From the Statesman:
Six Democrats came within 5 points or fewer in six Texas races, including three districts in Central Texas where Republicans traditionally win easily.
Democrats now hold 13 of 36 Texas congressional seats.
“This is about persistence. This is about a long-term strategy. We did not make it in those races now, but we are further along than ever before,” Tom Perez, Democratic National Committee chairman, told reporters after the election.
Perez, political experts and several Texas Democratic congressional candidates credited Democratic Senate candidate Beto O’Rourke for energizing the electorate and driving up turnout. Whether O’Rourke will be on the ballot again in 2020 could affect outcomes down the ballot.
O’Rourke “inspired so many young people and new voters and established a baseline that is far higher,” Perez said.
O’Rourke, who lost to U.S. Sen. Ted Cruz, R-Texas, by 2.6 percentage points, is said to be pondering a run for president (along with as many as three dozen other Democrats), but has told his inner circle he is not tempted to run again for the Senate in 2020, when U.S. Sen. John Cornyn is up for re-election.
“Is Beto on the ballot for Senate or president?” Rice University political science professor Mark Jones said of 2020. “That’s a major question. That improves prospects for Democrats.”
But Kopser and other Democrats said there was more going on than an appealing candidate at the top of the ticket boosting down-ballot candidates with him.
“The Beto bump was very real, but I believe out of all the districts of the 36 congressional districts in Texas, we not only benefited from the Beto bump, but we added to it,” said Kopser, who ran in the 21st Congressional District, represented for three decades by retiring U.S. Rep. Lamar Smith, R-San Antonio. The district includes liberal enclaves of Central and South Austin, as well as parts of San Antonio and a swath of the deeply conservative Hill Country.
Kopser, an Army veteran who appealed to some GOP voters as a centrist who voted for Ronald Reagan, garnered 37,000 more votes than the district’s Democratic candidate in 2016, narrowing a 73,000-vote gap to less than 10,000. He lost by 2.8 points.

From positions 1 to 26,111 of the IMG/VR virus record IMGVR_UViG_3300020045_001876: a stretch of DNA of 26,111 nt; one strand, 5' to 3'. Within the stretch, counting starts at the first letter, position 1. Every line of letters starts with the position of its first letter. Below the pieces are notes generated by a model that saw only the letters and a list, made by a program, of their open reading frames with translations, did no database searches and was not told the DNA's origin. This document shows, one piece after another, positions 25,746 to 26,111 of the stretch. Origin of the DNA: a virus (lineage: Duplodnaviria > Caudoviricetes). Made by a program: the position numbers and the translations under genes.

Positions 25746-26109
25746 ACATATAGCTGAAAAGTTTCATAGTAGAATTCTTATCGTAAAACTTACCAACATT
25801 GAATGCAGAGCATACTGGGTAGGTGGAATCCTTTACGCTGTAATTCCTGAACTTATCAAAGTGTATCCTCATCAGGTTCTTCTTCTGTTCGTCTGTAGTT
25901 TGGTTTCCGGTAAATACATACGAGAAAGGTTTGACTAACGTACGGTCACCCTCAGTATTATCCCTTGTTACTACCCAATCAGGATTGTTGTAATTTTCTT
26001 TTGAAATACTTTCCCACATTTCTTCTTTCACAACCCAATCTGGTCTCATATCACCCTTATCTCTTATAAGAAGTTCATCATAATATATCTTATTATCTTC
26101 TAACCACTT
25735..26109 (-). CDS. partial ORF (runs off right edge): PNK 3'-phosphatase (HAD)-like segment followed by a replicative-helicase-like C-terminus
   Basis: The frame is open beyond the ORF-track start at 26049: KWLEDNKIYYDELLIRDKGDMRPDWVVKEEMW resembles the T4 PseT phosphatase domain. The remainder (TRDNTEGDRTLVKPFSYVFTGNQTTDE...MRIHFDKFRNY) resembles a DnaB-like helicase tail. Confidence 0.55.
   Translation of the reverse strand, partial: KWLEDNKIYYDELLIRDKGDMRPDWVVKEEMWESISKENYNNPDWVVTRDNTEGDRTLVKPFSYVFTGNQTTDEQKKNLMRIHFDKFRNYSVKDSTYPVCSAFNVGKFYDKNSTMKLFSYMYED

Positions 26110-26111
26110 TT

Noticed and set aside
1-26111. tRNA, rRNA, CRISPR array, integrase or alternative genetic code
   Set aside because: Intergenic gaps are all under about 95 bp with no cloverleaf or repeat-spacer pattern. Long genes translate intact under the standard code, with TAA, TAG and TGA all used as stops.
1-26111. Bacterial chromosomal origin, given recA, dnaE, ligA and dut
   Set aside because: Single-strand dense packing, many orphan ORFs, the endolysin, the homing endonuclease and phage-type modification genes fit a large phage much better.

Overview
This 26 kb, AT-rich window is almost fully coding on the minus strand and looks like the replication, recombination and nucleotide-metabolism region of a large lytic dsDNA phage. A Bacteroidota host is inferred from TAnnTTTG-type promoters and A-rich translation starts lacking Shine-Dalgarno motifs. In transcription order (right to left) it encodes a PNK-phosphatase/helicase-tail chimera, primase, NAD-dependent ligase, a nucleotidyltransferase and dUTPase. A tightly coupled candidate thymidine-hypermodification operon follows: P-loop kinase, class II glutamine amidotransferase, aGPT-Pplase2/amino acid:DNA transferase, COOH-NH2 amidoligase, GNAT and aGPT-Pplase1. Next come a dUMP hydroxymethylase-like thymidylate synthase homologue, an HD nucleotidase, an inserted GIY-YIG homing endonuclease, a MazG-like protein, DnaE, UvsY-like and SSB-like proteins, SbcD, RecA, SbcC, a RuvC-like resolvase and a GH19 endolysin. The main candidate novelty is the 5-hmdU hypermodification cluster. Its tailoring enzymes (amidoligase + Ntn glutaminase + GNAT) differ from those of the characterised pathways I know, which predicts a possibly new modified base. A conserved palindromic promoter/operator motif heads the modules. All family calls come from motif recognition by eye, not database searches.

“What made the race so close was the fact that for too long people here in this district have only been presented with one real option. I grew up here, so I understand the values of this district and ran my campaign with an intentional effort to connect with voters in a transparent way,” Hegar said in emailed answers to questions from the American-Statesman. “We closed the gap by talking to people and being available to them for honest, transparent conversations, which is not something we’re accustomed to here.”
She said O’Rourke helped her campaign and she helped his: “We turned out voters who cast their ballots for him, and vice versa.”
“I am not ruling out running in 2020, and I do have several options that I’m weighing at the moment. I’m actively considering the ways in which I can best continue serving my country,” Hegar said.
Perhaps the biggest Election Day surprise was U.S. Rep. Michael McCaul’s close call in the 10th Congressional District, which stretches from Lake Travis to the Houston suburbs.
McCaul, R-Austin, the House Homeland Security Committee chairman, had skated to re-election by 18.9 points two years ago but this time won by just 4 points over Mike Siegel, a first-time candidate who was on leave from his job as an attorney for the city of Austin. McCaul won just 26.9 percent of the vote in Travis County.
“I think it was multilayered,” Siegel said of the reasons for his strong performance. “I raised more than $500,000. There were changing demographics with 25 percent of the district in Austin and Travis County.”